"We took advantage of recent, more precise methods to measure the speed of the shock wave moving through the water sample by measuring the Doppler shift of laser light reflected from the moving shock front, to 0.1 percent accuracy," said Knudson.

The re-shocked state of water was also determined by observing its behavior as the shock wave reflected back into the water from a quartz rear window (its characteristics also determined) in the target. These results provided a direct test of the First Principles model along a thermodynamic path that mimics the path one would follow if one could bore deep into a planet's interior.

Multiple experiments were performed, providing a series of results at increasing pressures to create an accurate equation of state. Such equations link changes in pressures with changes in temperatures and volumes.

Z can create more pressure — up to 20 megabars — than at Earth's core (roughly 3.5 megabars), and millions of times Earth's atmospheric pressure. The Z projectiles, called flyer plates, achieve velocities from 12 to 27 kilometers a second, or up to 60,000 mph. The pressure at the center of Neptune is roughly 8 megabars.

Water at Z's ice-giant pressures also was found to have reflectivity like that of a weak metal, raising the possibility that water's charged molecular fragments might be capable of generating a magnetic field. This could help explain certain puzzling aspects of the magnetic fields around Neptune and Uranus.

"Reducing uncertainty on the composition of planetary systems by precisely measuring the equation of state of water at extreme conditions can only help us understand how these systems formed," Knudson said.

These experimental techniques also are used at Z to study materials of critical importance to the nuclear weapons program. In addition to producing the largest amount of X-rays on Earth when firing, the huge pressures generated by Z make it useful to astrophysicists seeking data similar to that produced by black holes and neutron stars.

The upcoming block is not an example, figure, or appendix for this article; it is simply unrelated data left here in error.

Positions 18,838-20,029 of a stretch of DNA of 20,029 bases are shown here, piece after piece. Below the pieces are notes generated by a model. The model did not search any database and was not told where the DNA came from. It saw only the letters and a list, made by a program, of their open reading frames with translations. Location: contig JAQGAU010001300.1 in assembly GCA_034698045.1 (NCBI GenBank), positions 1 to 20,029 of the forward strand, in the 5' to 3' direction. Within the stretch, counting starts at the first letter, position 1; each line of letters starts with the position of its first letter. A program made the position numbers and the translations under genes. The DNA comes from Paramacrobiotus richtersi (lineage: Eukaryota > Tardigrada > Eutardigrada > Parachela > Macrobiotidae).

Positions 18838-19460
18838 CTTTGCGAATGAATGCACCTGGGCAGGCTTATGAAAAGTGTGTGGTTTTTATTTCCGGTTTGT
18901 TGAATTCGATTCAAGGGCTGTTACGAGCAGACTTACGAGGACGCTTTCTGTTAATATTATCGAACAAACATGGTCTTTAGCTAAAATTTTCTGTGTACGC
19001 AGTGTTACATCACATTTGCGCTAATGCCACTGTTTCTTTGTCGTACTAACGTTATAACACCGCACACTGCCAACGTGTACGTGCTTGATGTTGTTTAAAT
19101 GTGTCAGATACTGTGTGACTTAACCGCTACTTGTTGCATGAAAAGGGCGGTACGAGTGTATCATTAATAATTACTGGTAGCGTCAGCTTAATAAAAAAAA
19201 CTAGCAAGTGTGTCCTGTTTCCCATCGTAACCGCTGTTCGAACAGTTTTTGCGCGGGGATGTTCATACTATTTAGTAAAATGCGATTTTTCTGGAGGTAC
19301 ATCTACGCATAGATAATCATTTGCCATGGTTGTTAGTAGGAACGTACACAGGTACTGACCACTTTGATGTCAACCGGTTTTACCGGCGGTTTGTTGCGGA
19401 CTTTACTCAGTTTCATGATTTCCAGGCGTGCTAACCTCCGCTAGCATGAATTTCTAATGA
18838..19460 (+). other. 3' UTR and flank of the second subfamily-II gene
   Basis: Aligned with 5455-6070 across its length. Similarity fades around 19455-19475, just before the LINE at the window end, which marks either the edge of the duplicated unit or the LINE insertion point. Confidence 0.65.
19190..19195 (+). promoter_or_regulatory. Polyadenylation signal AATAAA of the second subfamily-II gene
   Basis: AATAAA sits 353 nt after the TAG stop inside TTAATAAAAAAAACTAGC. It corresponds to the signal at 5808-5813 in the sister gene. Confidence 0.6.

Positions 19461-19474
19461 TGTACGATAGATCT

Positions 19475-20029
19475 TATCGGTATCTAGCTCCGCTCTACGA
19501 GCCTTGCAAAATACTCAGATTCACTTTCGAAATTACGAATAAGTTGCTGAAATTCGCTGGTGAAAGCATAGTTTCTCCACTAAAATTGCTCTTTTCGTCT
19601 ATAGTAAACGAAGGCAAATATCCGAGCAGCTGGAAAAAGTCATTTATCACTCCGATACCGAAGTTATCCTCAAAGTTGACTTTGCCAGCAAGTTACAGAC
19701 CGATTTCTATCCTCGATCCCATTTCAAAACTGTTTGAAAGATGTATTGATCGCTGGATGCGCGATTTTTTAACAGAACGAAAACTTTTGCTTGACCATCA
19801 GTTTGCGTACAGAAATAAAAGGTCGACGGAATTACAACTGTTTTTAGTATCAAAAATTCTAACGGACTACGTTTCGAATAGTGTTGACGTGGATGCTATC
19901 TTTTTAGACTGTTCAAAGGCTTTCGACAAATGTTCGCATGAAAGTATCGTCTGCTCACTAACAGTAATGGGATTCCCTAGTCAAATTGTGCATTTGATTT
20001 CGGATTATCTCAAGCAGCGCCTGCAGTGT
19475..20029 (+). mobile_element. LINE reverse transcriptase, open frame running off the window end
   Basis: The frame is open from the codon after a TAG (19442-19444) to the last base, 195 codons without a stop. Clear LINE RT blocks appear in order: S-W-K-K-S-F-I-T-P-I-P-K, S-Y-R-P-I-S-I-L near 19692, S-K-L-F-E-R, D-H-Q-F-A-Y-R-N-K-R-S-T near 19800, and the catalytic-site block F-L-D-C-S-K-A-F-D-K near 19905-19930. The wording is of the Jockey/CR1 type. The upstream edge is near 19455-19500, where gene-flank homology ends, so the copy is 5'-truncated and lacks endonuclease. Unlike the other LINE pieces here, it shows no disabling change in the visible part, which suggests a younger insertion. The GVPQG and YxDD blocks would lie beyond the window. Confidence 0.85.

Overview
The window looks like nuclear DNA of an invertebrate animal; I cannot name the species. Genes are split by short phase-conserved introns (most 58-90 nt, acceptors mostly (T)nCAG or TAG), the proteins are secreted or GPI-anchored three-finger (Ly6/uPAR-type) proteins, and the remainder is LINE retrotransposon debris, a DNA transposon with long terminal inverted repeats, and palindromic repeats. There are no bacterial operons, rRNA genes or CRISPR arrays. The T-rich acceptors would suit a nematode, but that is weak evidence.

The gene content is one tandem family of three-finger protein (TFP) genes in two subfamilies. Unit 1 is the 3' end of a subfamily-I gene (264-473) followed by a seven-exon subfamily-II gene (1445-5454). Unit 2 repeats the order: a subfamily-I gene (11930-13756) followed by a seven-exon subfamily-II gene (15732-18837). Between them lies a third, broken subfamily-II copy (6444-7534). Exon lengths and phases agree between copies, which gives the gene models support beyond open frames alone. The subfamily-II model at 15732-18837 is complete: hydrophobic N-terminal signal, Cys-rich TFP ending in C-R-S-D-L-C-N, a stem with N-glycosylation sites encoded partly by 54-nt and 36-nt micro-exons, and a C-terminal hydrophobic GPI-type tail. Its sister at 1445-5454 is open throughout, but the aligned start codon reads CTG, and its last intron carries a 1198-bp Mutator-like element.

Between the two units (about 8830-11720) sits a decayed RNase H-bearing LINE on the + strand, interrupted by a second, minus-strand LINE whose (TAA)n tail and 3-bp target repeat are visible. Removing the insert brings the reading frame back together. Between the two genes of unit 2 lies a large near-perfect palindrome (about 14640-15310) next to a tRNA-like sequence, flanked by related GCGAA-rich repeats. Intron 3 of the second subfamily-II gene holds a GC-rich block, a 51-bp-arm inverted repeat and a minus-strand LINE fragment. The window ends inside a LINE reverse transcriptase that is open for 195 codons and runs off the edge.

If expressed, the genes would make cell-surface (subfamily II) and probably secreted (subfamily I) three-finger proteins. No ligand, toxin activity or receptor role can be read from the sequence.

Also listed as paper authors are Mike Desjarlais, Ray Lemke and Thomas Mattsson from Sandia, and Martin French, Nadine Nettelmann and Ronald Redmer from the University of Rostock's Institute of Physics.

Research support was provided by the German Science Foundation and the National Nuclear Security Administration.

Sandia National Laboratories is a multi-program laboratory operated by Sandia Corporation, a wholly owned subsidiary of Lockheed Martin company, for the U.S. Department of Energy's National Nuclear Security Administration. With main facilities in Albuquerque, N.M., and Livermore, Calif., Sandia has major R&D responsibilities in national security, energy and environmental technologies and economic competitiveness.

neal singer | EurekAlert!
Further information:
http://www.sandia.gov

More articles from Physics and Astronomy:

nachricht Exotic spiraling electrons discovered by physicists
19.02.2019 | Rutgers University

nachricht Astronomers publish new sky map detecting hundreds of thousands of previously unknown galaxies
19.02.2019 | Universität Bielefeld

All articles from Physics and Astronomy >>>

The most recent press releases about innovation >>>

Die letzten 5 Focus-News des innovations-reports im Überblick: